Poem for Jillian Michaels


By Michelle S. Reed

I find your videos on the internet,
and my body begins
the strange process of addition
and subtraction. You say,
kick harder, and I kick

harder. You make a fist,
and I make one too. I lose
myself in shapes I never knew
my limbs could make. Jillian,
I have been told so many times

that I am small. I practice violence
in the mirror every morning.
I watch myself cross-jab,
uppercut. I try to move
faster, better, more

like you. My mother is worried
about me, but she shouldn’t be.
How do I explain it, Jillian?
I don’t want less of myself,
just more 

of what’s strong. I think of you
when I walk down the street
alone. Men look at me,
and I want them to see
a weapon. Jillian,

I want them to be afraid.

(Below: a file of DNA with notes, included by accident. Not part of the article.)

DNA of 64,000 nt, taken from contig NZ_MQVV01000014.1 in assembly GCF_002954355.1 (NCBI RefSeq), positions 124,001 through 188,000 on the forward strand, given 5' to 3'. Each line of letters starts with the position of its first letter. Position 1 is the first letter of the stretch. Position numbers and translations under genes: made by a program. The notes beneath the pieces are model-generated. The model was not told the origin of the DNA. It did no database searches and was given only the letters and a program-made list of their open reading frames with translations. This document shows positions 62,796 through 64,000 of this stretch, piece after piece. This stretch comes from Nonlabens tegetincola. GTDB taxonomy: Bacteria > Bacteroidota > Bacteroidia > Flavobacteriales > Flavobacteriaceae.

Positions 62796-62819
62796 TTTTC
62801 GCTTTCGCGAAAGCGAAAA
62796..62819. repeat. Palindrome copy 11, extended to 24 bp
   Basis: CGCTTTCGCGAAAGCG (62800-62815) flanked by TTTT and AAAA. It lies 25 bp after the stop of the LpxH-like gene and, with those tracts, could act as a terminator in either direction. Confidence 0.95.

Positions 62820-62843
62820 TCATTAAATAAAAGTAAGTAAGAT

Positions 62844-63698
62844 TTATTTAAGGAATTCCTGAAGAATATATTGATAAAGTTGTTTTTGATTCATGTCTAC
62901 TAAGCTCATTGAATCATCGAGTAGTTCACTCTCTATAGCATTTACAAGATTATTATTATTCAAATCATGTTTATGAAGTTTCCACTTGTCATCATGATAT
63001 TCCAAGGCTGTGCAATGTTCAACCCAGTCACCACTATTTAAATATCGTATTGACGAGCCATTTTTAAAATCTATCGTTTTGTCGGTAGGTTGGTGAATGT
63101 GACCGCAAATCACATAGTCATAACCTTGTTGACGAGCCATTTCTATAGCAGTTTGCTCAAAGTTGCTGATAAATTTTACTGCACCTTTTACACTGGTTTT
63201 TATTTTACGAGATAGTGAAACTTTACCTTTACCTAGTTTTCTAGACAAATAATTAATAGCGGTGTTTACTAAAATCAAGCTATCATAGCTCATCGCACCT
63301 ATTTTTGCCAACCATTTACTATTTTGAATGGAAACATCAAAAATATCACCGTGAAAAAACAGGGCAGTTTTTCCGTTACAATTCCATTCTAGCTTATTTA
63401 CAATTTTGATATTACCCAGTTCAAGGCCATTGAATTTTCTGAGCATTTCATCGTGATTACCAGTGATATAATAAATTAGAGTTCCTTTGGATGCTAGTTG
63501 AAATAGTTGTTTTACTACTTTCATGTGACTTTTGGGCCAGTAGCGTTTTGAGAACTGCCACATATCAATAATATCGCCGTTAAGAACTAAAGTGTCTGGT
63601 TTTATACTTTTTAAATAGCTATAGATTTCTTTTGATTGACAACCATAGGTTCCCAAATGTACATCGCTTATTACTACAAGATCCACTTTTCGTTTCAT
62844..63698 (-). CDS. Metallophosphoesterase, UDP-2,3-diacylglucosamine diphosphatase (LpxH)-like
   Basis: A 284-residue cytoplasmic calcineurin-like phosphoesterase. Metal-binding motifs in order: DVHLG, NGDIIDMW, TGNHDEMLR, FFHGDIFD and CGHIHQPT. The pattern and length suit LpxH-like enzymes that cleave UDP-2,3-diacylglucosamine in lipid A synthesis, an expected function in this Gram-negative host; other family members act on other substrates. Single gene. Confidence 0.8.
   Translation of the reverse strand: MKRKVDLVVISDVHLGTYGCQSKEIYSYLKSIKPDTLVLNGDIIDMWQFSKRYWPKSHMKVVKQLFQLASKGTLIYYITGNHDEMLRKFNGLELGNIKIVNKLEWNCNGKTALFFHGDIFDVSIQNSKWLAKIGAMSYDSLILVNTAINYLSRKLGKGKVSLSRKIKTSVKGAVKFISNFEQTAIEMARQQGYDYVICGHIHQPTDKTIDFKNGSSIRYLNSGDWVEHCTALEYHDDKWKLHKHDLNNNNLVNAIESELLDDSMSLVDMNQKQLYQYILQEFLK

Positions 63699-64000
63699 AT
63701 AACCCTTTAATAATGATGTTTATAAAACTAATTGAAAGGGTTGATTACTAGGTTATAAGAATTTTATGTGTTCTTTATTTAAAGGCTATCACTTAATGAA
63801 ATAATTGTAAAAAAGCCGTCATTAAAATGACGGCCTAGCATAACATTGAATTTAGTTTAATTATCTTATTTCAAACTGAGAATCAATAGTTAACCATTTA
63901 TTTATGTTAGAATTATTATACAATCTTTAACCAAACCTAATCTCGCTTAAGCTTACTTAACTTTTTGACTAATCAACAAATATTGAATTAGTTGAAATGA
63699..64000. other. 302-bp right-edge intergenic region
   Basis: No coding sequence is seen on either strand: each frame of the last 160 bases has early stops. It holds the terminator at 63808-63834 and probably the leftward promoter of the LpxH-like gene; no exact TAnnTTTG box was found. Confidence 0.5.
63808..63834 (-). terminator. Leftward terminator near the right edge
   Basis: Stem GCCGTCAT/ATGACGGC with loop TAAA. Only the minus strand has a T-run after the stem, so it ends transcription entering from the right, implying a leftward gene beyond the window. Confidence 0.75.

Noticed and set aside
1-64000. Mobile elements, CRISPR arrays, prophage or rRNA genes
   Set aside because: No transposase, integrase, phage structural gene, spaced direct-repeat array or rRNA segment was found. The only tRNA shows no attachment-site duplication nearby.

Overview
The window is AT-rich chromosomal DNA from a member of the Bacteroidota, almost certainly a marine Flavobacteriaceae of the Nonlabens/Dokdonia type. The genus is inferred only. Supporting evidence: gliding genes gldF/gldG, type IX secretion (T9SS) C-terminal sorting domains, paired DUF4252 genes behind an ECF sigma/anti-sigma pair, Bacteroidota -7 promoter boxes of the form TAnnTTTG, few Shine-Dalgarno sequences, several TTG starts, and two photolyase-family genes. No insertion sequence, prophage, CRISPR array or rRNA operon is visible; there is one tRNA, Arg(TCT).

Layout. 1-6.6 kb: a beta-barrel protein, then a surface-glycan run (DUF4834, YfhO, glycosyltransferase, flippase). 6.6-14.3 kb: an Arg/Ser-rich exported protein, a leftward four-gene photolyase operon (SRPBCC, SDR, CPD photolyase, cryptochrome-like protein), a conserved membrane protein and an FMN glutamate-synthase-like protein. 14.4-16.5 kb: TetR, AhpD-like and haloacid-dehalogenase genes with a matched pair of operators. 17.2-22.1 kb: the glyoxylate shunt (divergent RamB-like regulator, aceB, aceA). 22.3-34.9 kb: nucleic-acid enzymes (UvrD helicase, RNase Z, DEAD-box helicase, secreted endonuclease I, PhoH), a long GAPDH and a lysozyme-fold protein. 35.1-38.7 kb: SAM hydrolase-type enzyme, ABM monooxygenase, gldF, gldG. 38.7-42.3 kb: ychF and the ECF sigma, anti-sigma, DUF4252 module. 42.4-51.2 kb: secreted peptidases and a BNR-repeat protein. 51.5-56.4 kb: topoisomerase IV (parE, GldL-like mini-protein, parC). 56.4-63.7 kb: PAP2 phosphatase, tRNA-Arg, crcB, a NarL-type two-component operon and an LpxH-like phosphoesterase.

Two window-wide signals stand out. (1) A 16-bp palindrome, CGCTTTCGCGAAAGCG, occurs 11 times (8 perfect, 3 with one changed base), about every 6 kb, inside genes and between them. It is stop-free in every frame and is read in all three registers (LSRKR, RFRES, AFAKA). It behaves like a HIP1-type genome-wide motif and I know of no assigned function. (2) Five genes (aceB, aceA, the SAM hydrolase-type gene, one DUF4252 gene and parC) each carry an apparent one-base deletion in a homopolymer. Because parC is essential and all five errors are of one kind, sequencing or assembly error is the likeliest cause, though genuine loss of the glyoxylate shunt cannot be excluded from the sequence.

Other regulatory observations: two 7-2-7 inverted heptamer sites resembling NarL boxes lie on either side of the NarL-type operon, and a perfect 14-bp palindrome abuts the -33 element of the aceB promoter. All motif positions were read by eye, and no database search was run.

You sweat as you lunge
toward me, and you say, You
can do this. You’re not gonna
die, and you’re wrong.

We are both going to die,
Jillian, both of us will quit
when we’re old or broken,
but I promise you, Jillian,
I promise we will never
be small.


Michelle S. Reed is a Michigan native working as a freelance writer and editor in Chicago. She completed her MA in English at Bucknell University last spring, and she is the founder and editor of  Pink Slayer (www.pinkslayer.com) an online feminist magazine.